After a significant back and forth about the specifics of CARES Act allocations—which was bifurcated as a separate vote from other amendments—the 7/21 budget deliberation moved on to the Bas/Kaplan proposals to amend the budget. The Bas/Kaplan proposal rested on a platform of freezing unspecified vacant sworn positions, banning arrests of bicyclists and pedestrians for traffic violations, and transferring events management and permitting out of OPD—the cuts would have amounted to another $11.3 million from OPD if passed.
"Equity Caucus" CM Loren Taylor argued that the proposed savings from a moratorium on bicycle and pedestrian arrests and the shift of events permitting and policing to other agencies were vague and could therefore not serve as the basis for fund transfers. Taylor criticized the amendments, saying “I’m struggling to see what’s real that can be allocated.” Both Kaplan and Bas shook off the criticisms—Bas moved the proposal, and Kaplan seconded.
In the first of several Kayfabe-esque reveals, CM Noel Gallo asked Interim Police Chief Susan Manheimer to opine on the proposed cuts in both defund versions. Manheimer appeared on the screen with a Powerpoint presentation at the ready, helmed by her staffer Virginia Gleason. The Powerpoint showed a series of areas of law enforcement and asked Council members to specify which programs and activities they would like to cut. Manheimer—and later, Reiskin—argued that Council people would need to bring specific requests on what program needed to be cut or be dialed back.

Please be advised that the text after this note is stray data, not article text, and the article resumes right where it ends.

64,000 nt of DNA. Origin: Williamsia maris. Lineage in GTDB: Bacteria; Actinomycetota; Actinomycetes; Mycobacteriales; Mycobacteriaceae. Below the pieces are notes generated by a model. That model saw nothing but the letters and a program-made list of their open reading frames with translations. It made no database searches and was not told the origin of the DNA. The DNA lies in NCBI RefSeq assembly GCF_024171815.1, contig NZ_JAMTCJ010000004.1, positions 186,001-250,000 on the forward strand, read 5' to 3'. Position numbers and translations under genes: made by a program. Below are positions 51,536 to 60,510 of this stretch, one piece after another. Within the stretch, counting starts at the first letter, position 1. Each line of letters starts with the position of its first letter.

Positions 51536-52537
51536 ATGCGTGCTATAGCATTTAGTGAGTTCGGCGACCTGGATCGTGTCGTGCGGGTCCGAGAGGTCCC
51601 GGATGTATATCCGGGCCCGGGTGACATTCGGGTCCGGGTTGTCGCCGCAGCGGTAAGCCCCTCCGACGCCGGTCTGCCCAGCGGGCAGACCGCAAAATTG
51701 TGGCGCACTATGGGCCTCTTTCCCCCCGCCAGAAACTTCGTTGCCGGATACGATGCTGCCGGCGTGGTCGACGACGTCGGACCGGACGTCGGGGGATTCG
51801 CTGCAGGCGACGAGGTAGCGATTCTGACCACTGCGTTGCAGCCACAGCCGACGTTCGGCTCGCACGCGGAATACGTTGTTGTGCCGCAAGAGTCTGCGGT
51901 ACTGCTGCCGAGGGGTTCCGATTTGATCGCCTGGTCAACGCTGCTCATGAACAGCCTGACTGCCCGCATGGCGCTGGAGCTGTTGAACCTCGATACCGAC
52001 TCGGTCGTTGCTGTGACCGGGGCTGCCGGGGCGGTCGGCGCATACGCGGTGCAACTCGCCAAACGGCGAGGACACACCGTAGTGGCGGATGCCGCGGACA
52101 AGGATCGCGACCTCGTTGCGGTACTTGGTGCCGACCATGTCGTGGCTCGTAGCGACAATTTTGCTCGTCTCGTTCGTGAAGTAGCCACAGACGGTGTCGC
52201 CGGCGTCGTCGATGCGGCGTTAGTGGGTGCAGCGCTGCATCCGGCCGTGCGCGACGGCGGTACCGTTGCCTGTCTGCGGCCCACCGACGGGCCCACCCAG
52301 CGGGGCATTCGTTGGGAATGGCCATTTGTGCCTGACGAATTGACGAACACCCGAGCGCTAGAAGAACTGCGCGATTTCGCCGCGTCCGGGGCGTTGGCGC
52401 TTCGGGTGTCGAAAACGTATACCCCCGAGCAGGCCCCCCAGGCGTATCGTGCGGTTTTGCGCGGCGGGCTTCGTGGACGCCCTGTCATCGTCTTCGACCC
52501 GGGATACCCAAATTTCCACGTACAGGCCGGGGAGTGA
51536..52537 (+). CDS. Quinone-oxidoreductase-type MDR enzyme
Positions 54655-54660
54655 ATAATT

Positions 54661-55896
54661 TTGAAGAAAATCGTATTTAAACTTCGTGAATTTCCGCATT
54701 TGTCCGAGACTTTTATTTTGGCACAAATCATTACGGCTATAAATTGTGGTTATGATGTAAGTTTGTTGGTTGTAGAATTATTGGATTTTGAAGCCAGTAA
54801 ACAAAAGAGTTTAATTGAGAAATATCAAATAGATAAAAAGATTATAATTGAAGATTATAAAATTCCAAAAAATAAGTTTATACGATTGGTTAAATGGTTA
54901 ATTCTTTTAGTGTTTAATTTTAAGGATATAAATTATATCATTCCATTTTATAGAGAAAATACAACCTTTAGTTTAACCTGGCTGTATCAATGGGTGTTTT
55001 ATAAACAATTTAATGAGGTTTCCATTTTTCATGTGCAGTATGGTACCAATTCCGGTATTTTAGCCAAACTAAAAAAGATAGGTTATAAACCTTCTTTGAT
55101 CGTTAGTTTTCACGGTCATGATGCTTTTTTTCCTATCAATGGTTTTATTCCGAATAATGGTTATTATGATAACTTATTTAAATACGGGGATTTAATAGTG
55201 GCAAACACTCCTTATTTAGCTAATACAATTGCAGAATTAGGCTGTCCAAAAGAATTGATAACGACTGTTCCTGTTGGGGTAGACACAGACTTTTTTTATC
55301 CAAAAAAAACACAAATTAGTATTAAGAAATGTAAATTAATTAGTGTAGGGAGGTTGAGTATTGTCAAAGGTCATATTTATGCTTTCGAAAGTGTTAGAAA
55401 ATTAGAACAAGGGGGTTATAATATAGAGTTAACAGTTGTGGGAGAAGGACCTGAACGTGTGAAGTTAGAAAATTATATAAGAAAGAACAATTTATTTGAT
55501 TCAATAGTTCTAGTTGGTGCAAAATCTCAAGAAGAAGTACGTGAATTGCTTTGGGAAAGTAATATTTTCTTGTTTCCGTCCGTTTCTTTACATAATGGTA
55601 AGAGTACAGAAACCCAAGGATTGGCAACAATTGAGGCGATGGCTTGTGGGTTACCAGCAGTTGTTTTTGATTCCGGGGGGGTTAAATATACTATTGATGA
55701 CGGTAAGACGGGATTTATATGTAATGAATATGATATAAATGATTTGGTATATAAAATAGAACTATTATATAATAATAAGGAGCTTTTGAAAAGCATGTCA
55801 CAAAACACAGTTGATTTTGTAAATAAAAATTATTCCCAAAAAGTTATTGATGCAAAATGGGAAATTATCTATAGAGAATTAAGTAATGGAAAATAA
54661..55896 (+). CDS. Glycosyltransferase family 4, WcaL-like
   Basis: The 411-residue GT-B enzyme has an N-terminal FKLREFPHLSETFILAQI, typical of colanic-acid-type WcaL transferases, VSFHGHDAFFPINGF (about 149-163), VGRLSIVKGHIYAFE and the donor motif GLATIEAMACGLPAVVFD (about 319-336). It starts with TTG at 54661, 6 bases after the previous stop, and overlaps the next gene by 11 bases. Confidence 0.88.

The Kalb/Thao Substitute Motion
The vote was delayed by CM Sheng Thao’s substitute motion putting forth the Kalb/Thao “defund” amendments. Kalb and Thao’s proposal had similar but more conservative cuts and transfers than the Bas/Kaplan version. The Kalb/Thao amendments would freeze 4 sworn police roles, cut more OPD operational costs, and mirror other cuts suggested in the Bas/Kaplan proposal on events permitting and policing. The Kalb/Thao plan also relied on civilianizing OPD’s public information office and its abandoned auto unit and transferring them wholly out of OPD.
Under Council’s rules, a substitute motion is heard before the original motion—and the original motion is only heard if the substitute motion fails. Though Reid “called the question” asking the Council to move directly to vote on the item, City Administrator Ed Reiskin asked to be heard before the vote. Reiskin asked Kalb and Thao to “identify...what police department services would be reduced or eliminated” in the Kalb/Thao plan. Thao suggested that it was up to the Chief and City Administrator to create the options. Dan Kalb agreed, and suggested that it was a department head’s role to do what they could with the budget they are given, and that it should be Manheimer who decides “where to direct their officers.”
Despite the fact that Kalb had upstaged their proposal, Bas and Kaplan both voted for the Kalb/Thao plan. Notably, CM Lynette Gibson-McElhaney seemed to indicate that she was voting against the proposal, submitted 24 hours earlier, because other members of the Council “had led the public to believe that the "Equity Caucus" had done something illegal and immoral” by proposing their budget on short notice on 6/23. The rest of the “Equity Caucus” voted no, creating a tie. The tie, under Council rules, could only be broken by the Mayor.